The history of the Liberal Democrat Party
The Liberal Democrats are a British political party founded in 1988 through a merger of the Liberal Party and the Social Democratic Party, or SDP. In the middle ground between the dominant Labour Party and the Conservative Party, the Liberal Democrats occupy a centre-left, libertarian view point.
The Liberals first came to be recognized as a political party in the 19th century. Focused upon social welfare and civil rights, they provided the principle opponent to the Conservatives until the Labour Party grew in prominence during the 20th century. In 1981 the Social Democratic Party (SDP) splintered off from the Labour party as Labourites became increasingly unhappy with the dominion held over the party by trade unionists and leftists. Straight away, the SDP and the Liberals became allied, providing an alternative to the choice of Labour and Conservative. This alliance polled 25 percent of votes in the 1983 general election, but party tensions and the effects of the UK's first-past-the-post voting system hampered progress, and the party only won 23 seats in the House of Commons. In 1987 the alliance received 23 percent of the vote but was again hampered by the voting system, plus criticism that it lacked effective leadership, coherent policies and recognisable identity. The alliance formally became the Social and Liberal Democratic Party in 1988, and the following year the party adopted the present name, the Liberal Democrat Party.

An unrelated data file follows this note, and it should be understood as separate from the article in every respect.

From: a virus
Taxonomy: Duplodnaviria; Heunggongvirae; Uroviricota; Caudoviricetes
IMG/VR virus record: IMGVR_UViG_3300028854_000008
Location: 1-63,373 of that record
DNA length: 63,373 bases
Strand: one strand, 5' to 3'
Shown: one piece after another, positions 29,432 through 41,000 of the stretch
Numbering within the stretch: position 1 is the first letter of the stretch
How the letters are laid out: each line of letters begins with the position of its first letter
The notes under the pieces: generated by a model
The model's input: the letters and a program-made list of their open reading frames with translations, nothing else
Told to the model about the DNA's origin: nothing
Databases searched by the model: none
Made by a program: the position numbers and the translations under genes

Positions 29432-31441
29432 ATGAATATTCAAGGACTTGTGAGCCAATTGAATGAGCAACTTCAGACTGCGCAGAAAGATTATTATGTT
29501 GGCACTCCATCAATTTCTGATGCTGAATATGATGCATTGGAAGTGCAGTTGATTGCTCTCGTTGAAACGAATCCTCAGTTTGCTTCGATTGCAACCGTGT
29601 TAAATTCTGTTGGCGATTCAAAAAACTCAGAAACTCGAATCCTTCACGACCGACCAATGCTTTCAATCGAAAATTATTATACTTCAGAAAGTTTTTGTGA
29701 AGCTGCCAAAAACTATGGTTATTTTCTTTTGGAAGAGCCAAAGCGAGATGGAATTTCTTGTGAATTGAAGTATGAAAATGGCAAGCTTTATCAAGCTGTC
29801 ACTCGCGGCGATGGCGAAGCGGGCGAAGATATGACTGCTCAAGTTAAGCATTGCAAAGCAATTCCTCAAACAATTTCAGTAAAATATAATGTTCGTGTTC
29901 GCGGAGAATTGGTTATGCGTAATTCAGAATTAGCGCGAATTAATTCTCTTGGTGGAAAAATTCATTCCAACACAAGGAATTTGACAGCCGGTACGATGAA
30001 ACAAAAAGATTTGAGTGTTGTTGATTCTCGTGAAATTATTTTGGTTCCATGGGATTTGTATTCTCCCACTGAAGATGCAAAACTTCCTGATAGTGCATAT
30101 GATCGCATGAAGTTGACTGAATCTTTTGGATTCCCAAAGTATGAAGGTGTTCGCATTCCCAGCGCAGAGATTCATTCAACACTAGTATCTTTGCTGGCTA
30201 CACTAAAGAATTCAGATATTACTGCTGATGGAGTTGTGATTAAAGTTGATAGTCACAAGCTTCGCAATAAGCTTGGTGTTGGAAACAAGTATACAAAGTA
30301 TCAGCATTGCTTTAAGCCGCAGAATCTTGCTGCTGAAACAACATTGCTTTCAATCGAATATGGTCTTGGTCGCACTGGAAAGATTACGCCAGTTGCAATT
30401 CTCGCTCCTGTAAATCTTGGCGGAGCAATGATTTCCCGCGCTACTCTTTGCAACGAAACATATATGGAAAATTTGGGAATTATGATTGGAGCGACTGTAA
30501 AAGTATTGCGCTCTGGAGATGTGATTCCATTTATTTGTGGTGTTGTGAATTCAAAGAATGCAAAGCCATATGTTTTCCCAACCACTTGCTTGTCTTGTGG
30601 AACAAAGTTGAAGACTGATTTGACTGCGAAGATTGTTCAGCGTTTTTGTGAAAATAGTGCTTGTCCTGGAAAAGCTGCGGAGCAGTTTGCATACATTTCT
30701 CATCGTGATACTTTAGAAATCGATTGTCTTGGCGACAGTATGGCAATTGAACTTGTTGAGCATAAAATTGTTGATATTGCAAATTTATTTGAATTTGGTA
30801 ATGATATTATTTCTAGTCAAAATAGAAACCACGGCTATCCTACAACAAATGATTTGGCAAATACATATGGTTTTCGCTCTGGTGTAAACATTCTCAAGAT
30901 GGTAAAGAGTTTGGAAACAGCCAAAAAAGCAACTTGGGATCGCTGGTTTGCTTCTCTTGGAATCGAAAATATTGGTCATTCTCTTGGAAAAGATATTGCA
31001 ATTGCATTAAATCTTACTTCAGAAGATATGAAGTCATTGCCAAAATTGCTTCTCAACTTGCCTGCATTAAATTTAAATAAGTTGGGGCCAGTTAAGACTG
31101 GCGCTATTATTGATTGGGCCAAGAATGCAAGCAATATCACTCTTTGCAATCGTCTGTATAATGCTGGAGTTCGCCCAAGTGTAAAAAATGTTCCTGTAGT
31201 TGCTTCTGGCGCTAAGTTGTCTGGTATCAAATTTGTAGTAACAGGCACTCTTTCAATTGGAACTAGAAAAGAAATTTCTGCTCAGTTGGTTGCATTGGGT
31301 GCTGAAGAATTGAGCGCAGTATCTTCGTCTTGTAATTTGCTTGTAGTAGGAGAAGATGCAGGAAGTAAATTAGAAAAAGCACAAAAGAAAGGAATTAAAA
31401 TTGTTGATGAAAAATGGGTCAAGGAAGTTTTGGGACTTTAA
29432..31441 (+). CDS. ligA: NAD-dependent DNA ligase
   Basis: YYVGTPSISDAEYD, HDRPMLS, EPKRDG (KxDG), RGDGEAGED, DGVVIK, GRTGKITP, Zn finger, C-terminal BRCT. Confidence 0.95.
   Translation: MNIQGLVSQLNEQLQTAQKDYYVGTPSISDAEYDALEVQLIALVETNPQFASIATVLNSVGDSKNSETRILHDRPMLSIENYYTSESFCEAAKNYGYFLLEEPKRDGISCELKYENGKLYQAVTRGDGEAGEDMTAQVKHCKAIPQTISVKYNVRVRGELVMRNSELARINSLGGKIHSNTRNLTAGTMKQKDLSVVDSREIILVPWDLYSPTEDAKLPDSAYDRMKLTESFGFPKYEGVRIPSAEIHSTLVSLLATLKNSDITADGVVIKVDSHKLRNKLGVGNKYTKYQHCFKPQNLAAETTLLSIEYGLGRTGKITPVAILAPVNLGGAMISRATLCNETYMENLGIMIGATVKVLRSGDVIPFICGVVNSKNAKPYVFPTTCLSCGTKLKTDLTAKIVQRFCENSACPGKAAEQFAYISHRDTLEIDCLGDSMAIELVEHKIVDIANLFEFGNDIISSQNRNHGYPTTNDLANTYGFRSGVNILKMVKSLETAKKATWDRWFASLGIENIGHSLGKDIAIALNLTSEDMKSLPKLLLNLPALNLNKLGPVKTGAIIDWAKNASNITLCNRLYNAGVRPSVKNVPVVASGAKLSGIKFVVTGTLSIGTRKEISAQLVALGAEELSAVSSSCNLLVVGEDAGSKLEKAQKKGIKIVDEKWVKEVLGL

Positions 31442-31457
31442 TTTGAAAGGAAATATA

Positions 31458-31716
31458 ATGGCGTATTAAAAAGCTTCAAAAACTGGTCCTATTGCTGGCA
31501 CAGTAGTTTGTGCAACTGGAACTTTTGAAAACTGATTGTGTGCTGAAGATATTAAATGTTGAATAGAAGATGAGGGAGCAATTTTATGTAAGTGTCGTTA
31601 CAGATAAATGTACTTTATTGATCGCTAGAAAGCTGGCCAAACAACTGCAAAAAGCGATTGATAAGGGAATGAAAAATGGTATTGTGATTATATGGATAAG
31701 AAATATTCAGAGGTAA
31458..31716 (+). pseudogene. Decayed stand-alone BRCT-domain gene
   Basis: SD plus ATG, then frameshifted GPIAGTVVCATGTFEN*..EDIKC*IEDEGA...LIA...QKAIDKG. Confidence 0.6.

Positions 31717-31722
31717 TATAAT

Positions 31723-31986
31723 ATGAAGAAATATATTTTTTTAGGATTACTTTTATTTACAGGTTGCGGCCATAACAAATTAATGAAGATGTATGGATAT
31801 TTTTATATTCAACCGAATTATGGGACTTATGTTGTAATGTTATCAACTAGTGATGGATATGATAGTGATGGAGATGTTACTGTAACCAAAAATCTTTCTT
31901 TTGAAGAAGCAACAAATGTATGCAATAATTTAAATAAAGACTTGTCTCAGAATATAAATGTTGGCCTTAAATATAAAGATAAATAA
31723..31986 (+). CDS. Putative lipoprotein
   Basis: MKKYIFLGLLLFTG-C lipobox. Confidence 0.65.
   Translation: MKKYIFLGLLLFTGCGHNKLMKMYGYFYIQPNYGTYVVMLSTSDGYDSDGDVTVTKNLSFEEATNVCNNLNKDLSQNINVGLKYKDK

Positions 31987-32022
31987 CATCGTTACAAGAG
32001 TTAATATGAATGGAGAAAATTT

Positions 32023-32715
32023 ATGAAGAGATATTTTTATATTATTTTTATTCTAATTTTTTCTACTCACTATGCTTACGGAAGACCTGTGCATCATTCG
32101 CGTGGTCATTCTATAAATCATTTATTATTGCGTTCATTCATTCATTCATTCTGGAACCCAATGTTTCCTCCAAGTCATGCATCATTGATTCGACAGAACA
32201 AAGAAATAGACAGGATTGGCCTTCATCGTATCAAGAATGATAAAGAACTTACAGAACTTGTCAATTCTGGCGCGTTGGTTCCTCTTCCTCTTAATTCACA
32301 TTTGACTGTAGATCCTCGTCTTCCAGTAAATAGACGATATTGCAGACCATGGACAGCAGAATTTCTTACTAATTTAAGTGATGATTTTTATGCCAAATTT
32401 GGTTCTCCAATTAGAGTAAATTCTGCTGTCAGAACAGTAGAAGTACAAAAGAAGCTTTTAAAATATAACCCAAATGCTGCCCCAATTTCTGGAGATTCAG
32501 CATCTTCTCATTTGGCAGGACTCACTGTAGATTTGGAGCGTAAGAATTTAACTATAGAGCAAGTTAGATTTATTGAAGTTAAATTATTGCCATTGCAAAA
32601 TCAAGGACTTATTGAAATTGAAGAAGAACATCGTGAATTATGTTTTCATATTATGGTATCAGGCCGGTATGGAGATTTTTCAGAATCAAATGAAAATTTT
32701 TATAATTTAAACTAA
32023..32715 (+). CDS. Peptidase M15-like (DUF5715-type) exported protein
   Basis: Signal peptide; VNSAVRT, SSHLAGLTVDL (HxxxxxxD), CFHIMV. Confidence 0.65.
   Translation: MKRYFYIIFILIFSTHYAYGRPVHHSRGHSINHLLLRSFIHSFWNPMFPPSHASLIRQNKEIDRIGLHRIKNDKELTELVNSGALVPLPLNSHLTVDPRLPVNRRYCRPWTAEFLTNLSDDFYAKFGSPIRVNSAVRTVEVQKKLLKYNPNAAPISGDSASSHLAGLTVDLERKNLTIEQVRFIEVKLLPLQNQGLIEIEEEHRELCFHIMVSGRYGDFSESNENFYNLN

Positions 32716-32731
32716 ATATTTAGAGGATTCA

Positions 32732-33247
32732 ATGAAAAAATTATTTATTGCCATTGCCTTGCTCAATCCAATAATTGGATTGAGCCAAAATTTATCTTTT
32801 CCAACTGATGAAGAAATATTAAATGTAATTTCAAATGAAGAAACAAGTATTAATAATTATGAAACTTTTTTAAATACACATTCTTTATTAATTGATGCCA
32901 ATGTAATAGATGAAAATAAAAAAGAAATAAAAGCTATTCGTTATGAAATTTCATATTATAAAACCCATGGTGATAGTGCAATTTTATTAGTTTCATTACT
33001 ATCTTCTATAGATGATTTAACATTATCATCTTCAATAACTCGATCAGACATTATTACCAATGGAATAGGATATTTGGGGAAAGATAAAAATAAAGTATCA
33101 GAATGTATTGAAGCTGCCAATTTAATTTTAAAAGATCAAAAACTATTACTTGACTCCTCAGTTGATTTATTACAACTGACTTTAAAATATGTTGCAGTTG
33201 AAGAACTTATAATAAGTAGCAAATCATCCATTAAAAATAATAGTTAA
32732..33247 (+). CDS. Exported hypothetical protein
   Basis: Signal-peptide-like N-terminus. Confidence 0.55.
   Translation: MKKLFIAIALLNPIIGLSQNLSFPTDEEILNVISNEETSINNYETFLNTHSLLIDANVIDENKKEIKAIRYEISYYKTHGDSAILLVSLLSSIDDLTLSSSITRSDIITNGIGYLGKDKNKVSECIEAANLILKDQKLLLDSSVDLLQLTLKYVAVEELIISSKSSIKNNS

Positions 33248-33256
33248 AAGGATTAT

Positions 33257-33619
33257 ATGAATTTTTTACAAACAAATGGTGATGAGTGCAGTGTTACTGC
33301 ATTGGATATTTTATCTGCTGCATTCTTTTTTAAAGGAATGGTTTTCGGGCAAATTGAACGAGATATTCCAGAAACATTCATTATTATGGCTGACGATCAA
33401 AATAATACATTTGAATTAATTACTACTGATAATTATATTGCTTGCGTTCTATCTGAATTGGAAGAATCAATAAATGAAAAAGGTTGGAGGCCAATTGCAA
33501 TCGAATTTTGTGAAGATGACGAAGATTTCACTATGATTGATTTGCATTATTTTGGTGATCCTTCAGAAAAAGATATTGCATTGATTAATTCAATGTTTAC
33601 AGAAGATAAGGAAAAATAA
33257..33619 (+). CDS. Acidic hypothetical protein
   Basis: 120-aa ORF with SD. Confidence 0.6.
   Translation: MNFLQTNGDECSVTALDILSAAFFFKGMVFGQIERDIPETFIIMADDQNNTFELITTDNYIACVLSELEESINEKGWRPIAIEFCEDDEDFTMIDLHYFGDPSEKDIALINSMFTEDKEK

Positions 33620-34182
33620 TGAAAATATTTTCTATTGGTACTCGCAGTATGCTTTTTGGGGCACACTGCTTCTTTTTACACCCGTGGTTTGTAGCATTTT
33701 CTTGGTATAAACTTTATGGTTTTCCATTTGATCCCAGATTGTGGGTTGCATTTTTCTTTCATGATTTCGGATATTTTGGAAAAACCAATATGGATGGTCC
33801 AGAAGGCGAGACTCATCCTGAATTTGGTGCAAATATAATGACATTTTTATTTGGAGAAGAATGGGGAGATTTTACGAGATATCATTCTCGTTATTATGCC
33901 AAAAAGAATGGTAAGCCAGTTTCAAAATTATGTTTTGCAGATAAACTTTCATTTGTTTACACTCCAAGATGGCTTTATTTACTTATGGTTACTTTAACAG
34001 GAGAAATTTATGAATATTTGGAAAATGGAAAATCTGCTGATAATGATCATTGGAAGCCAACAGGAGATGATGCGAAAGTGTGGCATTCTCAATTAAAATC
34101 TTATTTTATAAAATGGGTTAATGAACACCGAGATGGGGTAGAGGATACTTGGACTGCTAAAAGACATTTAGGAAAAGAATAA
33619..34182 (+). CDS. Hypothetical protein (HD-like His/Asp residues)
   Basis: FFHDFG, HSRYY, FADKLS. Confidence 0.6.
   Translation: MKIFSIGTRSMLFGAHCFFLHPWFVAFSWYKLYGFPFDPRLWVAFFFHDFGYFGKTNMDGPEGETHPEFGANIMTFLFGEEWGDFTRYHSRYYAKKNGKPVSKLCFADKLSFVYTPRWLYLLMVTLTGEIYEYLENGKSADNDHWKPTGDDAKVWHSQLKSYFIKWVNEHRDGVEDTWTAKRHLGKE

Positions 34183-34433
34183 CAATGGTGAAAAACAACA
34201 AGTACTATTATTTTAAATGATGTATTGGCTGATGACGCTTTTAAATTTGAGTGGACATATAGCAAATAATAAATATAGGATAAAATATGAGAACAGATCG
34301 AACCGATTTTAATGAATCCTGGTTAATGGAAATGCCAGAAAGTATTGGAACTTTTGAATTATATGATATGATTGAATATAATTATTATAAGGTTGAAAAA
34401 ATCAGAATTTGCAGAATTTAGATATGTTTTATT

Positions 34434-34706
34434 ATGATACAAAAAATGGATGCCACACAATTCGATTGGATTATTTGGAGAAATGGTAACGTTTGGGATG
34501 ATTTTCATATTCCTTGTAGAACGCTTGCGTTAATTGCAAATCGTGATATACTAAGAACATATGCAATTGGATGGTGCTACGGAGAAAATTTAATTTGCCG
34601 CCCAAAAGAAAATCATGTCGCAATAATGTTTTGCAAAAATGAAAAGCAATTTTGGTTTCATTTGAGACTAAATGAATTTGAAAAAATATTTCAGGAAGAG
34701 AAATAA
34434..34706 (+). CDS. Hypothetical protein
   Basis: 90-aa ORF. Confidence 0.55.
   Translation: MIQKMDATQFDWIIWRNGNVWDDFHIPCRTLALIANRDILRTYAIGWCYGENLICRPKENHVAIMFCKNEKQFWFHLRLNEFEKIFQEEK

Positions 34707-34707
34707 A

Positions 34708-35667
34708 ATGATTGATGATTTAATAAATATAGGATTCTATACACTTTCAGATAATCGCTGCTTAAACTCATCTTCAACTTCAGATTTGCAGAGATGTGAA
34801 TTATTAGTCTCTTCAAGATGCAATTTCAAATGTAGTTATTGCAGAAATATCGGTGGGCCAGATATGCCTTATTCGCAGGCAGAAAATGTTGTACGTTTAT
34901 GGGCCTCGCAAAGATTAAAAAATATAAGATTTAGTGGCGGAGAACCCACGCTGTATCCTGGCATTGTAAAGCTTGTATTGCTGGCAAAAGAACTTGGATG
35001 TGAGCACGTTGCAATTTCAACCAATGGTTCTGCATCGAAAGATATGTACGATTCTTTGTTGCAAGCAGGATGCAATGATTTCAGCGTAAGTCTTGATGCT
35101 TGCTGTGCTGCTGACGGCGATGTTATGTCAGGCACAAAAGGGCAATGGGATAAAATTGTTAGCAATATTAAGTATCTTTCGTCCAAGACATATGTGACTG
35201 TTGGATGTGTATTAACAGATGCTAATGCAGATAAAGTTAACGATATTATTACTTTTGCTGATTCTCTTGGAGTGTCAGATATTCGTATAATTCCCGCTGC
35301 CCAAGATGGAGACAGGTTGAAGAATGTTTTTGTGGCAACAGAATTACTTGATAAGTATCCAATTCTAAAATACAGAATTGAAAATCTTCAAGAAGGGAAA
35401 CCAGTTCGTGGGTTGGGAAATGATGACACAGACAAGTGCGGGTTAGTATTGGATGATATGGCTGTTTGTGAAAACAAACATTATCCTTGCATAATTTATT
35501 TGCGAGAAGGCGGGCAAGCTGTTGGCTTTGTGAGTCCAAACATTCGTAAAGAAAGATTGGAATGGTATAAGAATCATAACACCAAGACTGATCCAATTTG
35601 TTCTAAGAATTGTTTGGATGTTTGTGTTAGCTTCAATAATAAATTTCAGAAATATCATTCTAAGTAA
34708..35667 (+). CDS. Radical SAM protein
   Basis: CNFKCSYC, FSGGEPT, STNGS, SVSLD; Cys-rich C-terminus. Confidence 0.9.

The Lib Dems have retained the old Liberal tradition of social or radical liberalism. They set great store on policies of constitutional reform, such as reform of the House of Lords, devolution of state authority from the centre to the regions, electoral reform, and the requirement for freedom-of-information legislation and a bill of rights. The Lib Dems take a left-of-centre stance on social and educational policies and are for European integration.
The Lib Dems are a mix of their predecessors in terms of their organization. They reflect the federalism of the old Liberals, with distinct but parallel English, Scottish, Welsh, and Federal party structures. With regard to making policy, the Federal Conference, which convenes twice annually, is formally sovereign, although a large amount of the key influence over policy proposals presented to the conference is retained by the Federal Policy Committee. The Federal Executive, overseen by the party president, governs the party's general affairs. It consists of the party leader, the vice presidents, members of Parliament, local councillors, representatives of the national parties, members elected by the Federal Conference, and other members.
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